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Halifax Courthouse nearly ready to welcome back courts

Renovations to Halifax County’s courthouse are nearly complete, setting the stage for court activities to move back into the historic facility in late March.

Two join Halifax IDA board, search coming up for new director

After trying year, trustees aim for reset: New goals, better tone

Halifax County School Board retreat offers chance for frank talk


Bringing sports back to community park

Bluestone baseball coach spearheads drive to reestablish athletic programs in Chase City





Power finally restored to all Halifax County homes / February 22, 2021
After a trying week for customers without power, the lights were turned back on Saturday for all households and businesses in Halifax County.

Elsewhere in the region, however, power outages remain in the wake of a Valentine’s Day weekend ice storm that severed utility lines and broke trees and limbs. Some homes may go without power for most of the coming week, according to Crewe-based Southside Electric Cooperative, which lost service to an estimated 80 percent of its customers at the height of the storm.

Mecklenburg Electric Cooperative reported Saturday that it had restored service to the last of the homes stricken by the icy deluge. Early Saturday morning, MEC vice president of Member and Energy Services David Lipscomb said 121 accounts were still without electricity, a number that the cooperative brought down to zero by the end of the day.

“These accounts are scattered across Pittsylvania and Halifax counties and crews will complete restoration today as we work in smaller neighborhoods and on individual accounts,” wrote Lipscomb in an email update to members.

Overnight Friday and Saturday, MEC line crews restored power to nearly 300 homes, Lipscomb said.

Service has now been restored to all MEC and Dominion Energy customers in Halifax.

In neighboring counties served by Southside Electric Cooperative (SEC), the misery continues for thousands of people who are still without electricity. As of Sunday evening, 1,718 SEC customers in Charlotte County and 247 in Mecklenburg County were waiting for their service to be restored 10 days after the storm first hit.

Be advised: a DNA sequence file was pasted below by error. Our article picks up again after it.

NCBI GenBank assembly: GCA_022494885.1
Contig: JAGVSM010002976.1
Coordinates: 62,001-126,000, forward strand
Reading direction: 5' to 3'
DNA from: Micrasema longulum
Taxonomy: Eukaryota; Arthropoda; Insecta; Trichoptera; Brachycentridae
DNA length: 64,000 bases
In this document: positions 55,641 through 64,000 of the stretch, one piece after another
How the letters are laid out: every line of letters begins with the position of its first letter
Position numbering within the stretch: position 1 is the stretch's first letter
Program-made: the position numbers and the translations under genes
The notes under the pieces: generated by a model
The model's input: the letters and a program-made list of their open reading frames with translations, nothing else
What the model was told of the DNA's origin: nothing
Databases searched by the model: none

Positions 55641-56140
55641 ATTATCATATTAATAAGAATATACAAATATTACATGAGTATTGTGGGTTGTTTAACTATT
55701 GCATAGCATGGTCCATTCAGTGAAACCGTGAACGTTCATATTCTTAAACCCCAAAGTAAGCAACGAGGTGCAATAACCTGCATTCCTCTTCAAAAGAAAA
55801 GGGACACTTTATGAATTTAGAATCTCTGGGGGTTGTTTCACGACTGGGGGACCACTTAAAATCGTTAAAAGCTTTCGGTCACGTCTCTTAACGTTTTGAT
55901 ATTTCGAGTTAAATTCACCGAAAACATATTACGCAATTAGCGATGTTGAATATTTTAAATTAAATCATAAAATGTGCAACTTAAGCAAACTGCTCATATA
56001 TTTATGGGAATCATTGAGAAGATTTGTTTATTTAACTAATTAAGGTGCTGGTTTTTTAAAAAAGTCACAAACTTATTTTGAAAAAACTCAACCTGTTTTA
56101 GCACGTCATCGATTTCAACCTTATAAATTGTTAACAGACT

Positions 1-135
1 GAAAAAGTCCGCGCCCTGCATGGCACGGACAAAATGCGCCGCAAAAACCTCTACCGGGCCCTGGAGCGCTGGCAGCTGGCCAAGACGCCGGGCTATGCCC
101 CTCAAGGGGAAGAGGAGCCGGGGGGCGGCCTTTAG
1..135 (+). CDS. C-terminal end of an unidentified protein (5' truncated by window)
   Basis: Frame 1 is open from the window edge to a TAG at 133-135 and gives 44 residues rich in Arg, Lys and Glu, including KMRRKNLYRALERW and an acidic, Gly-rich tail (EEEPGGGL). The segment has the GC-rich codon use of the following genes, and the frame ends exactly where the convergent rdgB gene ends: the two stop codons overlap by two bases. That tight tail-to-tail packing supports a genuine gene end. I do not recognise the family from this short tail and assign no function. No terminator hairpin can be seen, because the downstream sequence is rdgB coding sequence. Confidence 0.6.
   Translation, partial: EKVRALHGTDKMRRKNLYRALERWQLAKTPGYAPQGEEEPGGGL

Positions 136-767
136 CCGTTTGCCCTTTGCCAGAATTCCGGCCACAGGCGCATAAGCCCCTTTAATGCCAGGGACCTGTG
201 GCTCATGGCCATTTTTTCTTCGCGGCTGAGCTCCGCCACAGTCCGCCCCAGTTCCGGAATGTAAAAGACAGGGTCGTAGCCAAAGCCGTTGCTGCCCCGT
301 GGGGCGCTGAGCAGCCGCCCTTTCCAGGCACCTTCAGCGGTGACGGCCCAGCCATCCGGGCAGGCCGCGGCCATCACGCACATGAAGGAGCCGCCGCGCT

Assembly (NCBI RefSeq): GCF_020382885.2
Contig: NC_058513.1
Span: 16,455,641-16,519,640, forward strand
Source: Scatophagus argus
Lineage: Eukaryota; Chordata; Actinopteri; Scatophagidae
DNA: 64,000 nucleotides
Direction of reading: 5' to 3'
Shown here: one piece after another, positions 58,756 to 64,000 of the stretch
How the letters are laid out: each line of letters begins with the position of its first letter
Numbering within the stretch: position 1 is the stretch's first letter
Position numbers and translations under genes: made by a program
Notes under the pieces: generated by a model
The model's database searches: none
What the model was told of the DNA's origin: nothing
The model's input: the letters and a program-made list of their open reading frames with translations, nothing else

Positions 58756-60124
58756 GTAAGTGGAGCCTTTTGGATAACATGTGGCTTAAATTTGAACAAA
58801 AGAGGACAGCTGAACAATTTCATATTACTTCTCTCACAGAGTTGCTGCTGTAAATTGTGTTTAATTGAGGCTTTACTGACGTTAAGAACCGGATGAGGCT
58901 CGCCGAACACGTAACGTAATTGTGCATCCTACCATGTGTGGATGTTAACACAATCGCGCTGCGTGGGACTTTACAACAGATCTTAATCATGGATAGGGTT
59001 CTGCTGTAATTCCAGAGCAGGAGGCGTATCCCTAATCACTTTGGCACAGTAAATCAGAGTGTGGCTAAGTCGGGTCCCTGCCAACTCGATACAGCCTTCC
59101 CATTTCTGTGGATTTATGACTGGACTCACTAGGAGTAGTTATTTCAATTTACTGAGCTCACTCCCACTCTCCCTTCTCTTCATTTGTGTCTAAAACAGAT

Lunenburg County continues to be one of the hardest-hit areas of Virginia. In the aftermath of the winter storm, Dominion and MEC reported widespread outages in Lunenburg, but while those problems have been resolved, SEC still has 2,688 customers out in the county, the cooperative reported Sunday.

SEC officials said the icefall dealt unprecedented damages to the cooperative’s transformers, towers and lines, most of which were crushed by falling trees and heavy tree branches. ““Nearly 80 percent of our electric infrastructure, which we have built and maintained over the last 80 years, has been destroyed all at once. This is the worst storm I have seen in my 14 years at Southside and 36 years in the industry,” said SEC president and CEO Jeff Edwards.

SEC is being assisted by outside line crews from fellow member cooperatives and Dominion, as well as contract crews. Crews from 28 electric co-ops from six states have traveled to Virginia to help restore power to our members, the cooperative reported.

Despite the efforts of these line workers, more than 13,000 customers in SEC’s 18-county service area remained without power Sunday, and the cooperative says it will take this week for the full restoration of power after the initial storm and a second heavy precipitation event Thursday and Friday.

In the aftermath of the Valentine’s Day icefall, service was cut to some 48,000 customers, SEC reported.

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